At setup I ran the Intel iata_enu driver so windows could see all 4TB of the WD drives. All I did for the RAID setup was within windows, setting two of the drives to mirror each other:
https://www.howtogeek.com/howto/179...

If it's of any help there is a line in the startup text which states:
Intel(R) Matrix Storage Manager option ROM v8.6.0.1007 ICH10R/D0 wRAID5


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#6
December 13, 2018 at 08:19:26
I wonder if drives that are not set up as RAID should be plugged
into the RAID connectors, or if they need to be plugged into the
non-RAID connectors. Especially the drive with Windows.

-- Jeff, in Minneapolis


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#7
December 13, 2018 at 20:29:36
Your SATA ports need to be set up as RAID for the ones that have been set up that way before and not RAID for those that are not. This was probably set up this way prior as a work station so you will need to reset these in the BIOS set up as well as making sure all else is optimized.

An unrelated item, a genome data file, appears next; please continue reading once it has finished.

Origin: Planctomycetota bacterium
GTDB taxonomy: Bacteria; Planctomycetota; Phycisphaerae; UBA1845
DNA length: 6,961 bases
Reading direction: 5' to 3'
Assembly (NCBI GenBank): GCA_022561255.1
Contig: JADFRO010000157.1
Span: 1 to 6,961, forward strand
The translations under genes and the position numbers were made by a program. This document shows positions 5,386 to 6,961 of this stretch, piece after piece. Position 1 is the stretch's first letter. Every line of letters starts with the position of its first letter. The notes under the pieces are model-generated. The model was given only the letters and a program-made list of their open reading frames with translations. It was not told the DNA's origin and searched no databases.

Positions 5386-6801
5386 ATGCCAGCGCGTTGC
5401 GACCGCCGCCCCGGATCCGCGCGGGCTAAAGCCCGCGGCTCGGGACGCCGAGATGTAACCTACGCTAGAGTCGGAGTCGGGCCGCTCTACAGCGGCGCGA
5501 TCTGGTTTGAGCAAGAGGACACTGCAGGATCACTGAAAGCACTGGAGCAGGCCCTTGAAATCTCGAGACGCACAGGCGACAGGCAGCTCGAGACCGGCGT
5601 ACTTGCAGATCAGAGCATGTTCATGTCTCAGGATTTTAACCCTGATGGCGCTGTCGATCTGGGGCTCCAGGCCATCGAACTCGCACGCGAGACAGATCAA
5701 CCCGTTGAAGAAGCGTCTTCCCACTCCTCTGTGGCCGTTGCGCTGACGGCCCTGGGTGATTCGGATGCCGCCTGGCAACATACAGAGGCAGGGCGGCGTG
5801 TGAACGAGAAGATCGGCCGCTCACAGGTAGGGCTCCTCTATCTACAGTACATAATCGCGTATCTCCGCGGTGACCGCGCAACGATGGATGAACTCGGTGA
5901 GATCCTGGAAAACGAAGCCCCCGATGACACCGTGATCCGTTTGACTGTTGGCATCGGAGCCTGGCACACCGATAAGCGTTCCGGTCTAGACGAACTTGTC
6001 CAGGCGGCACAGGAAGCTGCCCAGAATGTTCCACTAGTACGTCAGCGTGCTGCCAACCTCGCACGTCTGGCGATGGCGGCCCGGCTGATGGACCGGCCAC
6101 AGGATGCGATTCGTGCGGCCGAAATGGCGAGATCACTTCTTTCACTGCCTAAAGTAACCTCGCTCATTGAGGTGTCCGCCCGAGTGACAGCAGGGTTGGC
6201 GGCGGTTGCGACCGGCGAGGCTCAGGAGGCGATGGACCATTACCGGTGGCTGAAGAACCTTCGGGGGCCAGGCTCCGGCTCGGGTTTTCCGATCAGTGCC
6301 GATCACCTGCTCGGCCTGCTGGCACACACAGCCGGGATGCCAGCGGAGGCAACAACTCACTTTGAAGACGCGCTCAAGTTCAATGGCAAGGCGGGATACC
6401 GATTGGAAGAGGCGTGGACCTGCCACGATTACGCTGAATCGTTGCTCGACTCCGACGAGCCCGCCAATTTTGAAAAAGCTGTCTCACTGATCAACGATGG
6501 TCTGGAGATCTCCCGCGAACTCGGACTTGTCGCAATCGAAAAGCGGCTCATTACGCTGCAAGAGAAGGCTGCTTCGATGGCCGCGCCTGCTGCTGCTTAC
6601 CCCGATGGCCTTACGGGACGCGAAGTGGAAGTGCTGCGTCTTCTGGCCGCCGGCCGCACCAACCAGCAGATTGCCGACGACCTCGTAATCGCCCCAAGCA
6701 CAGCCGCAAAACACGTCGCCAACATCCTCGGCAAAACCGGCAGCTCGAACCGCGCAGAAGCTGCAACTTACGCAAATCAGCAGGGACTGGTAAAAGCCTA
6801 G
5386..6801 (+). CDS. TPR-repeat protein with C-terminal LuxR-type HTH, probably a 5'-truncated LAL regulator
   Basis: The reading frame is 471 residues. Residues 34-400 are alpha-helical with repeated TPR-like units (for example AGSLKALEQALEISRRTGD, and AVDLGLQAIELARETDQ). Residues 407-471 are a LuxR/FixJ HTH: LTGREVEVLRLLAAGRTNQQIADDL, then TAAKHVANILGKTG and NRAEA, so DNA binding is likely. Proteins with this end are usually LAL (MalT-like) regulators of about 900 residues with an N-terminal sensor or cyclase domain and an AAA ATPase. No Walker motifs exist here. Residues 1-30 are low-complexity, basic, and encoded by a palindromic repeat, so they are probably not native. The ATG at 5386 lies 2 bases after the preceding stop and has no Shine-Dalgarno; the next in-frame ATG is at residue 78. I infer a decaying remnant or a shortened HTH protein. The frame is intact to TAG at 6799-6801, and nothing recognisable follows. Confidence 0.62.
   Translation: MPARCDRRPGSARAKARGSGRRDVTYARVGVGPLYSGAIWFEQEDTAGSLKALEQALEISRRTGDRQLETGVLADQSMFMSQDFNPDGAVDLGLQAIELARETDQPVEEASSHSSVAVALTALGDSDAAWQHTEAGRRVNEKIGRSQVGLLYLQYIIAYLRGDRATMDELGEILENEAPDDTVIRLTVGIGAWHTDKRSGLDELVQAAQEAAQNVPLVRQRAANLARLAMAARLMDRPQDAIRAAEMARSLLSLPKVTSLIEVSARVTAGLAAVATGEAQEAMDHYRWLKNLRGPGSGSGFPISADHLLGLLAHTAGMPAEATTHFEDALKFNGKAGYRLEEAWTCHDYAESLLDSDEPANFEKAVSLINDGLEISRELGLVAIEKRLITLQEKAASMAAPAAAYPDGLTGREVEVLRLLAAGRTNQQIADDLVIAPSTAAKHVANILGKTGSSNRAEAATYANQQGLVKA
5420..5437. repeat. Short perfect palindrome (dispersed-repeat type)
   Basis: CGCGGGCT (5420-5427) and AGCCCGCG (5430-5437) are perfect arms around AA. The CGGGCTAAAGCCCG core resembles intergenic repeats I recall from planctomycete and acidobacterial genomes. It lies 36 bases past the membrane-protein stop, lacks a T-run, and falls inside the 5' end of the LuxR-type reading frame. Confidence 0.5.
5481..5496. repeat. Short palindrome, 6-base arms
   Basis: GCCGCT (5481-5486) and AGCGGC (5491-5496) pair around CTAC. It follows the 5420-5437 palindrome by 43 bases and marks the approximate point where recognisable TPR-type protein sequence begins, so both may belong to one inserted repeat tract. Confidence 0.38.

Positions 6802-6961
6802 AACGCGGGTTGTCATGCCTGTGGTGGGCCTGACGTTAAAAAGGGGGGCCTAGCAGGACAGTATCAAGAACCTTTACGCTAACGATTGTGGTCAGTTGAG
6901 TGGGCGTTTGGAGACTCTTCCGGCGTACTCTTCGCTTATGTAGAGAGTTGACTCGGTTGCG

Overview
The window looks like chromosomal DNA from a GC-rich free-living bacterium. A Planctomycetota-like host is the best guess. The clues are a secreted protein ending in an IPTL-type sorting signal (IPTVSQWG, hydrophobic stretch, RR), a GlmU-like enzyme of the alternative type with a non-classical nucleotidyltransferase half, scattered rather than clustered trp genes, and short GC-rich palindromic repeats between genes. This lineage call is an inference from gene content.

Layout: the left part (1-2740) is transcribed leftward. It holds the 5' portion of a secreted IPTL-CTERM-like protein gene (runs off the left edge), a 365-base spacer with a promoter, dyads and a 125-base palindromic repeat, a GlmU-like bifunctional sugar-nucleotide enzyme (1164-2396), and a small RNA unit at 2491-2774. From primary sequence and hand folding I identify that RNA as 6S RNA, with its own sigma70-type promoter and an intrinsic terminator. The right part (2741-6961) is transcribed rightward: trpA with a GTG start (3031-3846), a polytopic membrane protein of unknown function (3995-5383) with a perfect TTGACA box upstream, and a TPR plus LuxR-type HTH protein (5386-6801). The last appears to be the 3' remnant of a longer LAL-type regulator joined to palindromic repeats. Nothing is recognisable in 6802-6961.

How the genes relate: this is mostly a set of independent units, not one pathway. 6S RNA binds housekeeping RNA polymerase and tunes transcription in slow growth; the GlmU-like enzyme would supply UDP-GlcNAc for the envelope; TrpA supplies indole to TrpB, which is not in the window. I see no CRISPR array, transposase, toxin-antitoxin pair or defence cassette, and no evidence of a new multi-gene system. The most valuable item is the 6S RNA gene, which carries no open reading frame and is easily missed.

You have to be a little bit crazy to keep you from going insane.


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#8
December 14, 2018 at 21:13:17
For safety, I would take out the mirror drive(s). If for some reason the setup does not recognize the current RAID setup it could starting (auto or manual) to format the drives with a new RAID setup.

To get to Safe Mode boot, try the following:
When you see the win 10 logo appear, reset the PC immediately with reset button or power off.
On the next boot repeat until you get the windows boot menu. Select safe boot from there.

Is the machine loaded with an Enterprise Windows version?


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#9
December 15, 2018 at 06:16:10
Just to clarify, you would take out the large WD drives and then try to boot in safe mode before replacing if all boots up okay?

The workstation is running Windows 7.


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#10
December 15, 2018 at 21:58:52